One will just have to look on the SPUC web site to see the wonderful work the charity does and the money it costs to do it,and what they have achieved with so little.
      I heard to-day on the news that a glass of wine a week can harm a baby in the womb, have they thought 24 weeks of a glass of wine maybe wont kill a a baby, that’s what the law allows if not more.
      Quentins last sentence of his post is very appropriate when he says what Jesus gave us in return etc, are we really to receive Heaven because of our financial generosity.- can it be bought?
      We see children so young with all the latest technology and latest fashion it is so easy to pick up the phone and show generosity or to raise money which people do for children and their families. How much do we give of ourselves.
      If we scratch Gods back will He scratch ours and overlook what we have left undone.?
      It reminded me a little of the Parable of the widow’s mite.
      It is not difficult to throw money into the pot if one can afford it, It is in giving what we cannot afford.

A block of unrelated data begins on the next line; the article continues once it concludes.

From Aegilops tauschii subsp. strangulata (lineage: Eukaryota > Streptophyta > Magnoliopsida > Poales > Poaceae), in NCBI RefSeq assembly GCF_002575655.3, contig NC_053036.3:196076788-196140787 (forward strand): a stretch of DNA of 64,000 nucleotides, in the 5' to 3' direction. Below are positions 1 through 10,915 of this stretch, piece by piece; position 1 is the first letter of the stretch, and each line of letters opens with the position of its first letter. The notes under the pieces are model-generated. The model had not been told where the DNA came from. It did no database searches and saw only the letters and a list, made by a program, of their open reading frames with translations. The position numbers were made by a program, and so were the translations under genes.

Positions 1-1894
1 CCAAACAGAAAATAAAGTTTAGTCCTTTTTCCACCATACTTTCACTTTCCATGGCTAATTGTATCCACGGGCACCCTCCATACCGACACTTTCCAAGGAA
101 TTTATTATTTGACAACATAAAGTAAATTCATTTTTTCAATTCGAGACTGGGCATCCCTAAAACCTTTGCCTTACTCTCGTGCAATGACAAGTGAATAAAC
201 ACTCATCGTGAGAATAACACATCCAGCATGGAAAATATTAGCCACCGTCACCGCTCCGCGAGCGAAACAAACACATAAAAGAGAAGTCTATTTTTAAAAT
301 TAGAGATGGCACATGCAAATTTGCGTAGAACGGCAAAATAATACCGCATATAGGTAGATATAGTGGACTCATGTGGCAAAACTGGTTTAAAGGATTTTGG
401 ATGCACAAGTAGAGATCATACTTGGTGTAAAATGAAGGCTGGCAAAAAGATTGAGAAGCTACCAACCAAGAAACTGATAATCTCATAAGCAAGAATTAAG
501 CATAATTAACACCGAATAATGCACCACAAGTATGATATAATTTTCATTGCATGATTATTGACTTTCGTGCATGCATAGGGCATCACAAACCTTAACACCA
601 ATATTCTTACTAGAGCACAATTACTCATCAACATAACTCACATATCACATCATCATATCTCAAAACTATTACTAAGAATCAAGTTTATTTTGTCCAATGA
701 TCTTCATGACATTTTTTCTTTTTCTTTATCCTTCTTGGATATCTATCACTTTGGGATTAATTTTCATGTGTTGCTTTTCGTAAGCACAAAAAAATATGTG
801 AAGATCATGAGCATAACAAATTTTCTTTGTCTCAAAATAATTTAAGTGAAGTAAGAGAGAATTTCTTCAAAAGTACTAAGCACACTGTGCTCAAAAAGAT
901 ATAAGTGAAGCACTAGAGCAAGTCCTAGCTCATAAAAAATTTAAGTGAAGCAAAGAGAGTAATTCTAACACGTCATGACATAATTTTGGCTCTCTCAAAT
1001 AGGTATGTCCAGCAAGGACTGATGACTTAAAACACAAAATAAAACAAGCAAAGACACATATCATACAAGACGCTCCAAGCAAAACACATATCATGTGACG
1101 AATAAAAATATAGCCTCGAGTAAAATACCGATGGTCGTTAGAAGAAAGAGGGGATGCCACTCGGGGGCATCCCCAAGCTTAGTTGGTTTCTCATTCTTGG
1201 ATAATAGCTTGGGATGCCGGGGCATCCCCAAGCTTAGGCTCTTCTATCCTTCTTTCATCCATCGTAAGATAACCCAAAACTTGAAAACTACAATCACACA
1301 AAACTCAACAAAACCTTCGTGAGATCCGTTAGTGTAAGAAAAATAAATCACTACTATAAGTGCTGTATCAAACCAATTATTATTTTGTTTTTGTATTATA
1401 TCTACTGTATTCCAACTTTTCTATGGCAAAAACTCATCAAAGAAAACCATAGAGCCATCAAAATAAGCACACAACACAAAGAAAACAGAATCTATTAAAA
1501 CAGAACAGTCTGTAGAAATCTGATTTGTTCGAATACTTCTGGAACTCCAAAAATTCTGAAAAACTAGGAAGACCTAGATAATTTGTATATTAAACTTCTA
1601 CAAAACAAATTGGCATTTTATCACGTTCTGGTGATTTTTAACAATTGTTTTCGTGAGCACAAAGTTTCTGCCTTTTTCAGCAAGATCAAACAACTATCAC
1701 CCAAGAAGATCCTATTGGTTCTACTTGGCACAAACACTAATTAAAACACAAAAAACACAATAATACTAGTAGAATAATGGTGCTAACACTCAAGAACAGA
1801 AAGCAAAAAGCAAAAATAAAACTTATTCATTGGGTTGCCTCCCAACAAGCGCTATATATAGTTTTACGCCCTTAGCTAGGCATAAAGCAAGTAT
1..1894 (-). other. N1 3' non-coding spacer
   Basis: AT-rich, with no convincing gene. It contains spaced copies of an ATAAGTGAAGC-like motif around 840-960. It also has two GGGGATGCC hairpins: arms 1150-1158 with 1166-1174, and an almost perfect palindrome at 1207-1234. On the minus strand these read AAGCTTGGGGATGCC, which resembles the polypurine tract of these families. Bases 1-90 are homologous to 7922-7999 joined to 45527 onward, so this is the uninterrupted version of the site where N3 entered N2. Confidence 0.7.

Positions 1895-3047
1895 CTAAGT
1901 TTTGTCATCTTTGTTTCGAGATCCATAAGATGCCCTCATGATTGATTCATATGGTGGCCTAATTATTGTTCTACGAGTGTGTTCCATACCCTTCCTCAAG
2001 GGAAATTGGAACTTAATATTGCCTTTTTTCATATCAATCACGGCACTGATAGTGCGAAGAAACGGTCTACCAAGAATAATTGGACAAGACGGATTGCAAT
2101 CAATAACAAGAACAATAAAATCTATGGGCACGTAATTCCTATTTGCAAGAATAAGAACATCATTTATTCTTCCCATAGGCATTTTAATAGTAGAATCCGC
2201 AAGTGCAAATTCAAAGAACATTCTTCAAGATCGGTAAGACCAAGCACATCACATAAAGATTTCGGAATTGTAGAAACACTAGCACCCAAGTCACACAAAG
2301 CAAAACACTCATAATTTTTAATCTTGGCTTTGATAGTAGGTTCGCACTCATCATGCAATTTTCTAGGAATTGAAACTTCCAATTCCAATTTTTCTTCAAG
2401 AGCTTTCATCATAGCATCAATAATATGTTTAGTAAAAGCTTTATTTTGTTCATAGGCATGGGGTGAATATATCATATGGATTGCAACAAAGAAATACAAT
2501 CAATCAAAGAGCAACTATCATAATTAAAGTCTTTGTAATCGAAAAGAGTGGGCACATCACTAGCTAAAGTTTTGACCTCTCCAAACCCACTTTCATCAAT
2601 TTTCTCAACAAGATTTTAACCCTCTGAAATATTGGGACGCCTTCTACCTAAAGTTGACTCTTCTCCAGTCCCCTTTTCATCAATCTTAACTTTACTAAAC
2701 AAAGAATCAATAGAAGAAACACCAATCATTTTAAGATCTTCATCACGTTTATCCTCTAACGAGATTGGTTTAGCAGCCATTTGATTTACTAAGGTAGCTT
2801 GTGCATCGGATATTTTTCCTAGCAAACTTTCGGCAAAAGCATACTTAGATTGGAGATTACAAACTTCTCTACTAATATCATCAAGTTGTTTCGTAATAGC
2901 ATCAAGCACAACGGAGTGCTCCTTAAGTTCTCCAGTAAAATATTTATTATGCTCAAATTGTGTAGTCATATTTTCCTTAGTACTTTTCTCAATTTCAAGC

• Singalong says:

        How about Luke ch.16 v.9 “And so I tell you this: use money, tainted as it is, to win you friends, and thus make sure that when it fails you, they will welcome you into the tents of eternity”?
        (Jerusalem Bible)

  8. St.Joseph says:

    Singalong I am sure that all the aborted babies (our friends) with the Lord now will, welcome those into the tents of eternity, who have supported the work for the unborn under pain and suffering-even when the money fails but through continued prayer and activity.

  9. Iona says:

    With regard to reciprocity:
    “If you lend to those from whom you hope to receive, what thanks can you expect? Even sinners lend to sinners to get back the same amount. Instead, love your enemies and do good, and lend without any hope of return” (Luke 6)

    We are expected to rise above mere reciprocity, it seems.

    As for the baby smiling at its mother, why is this wheeling and dealing rather than mutual love such as flows continually between the Father and the Son? (or so we are told).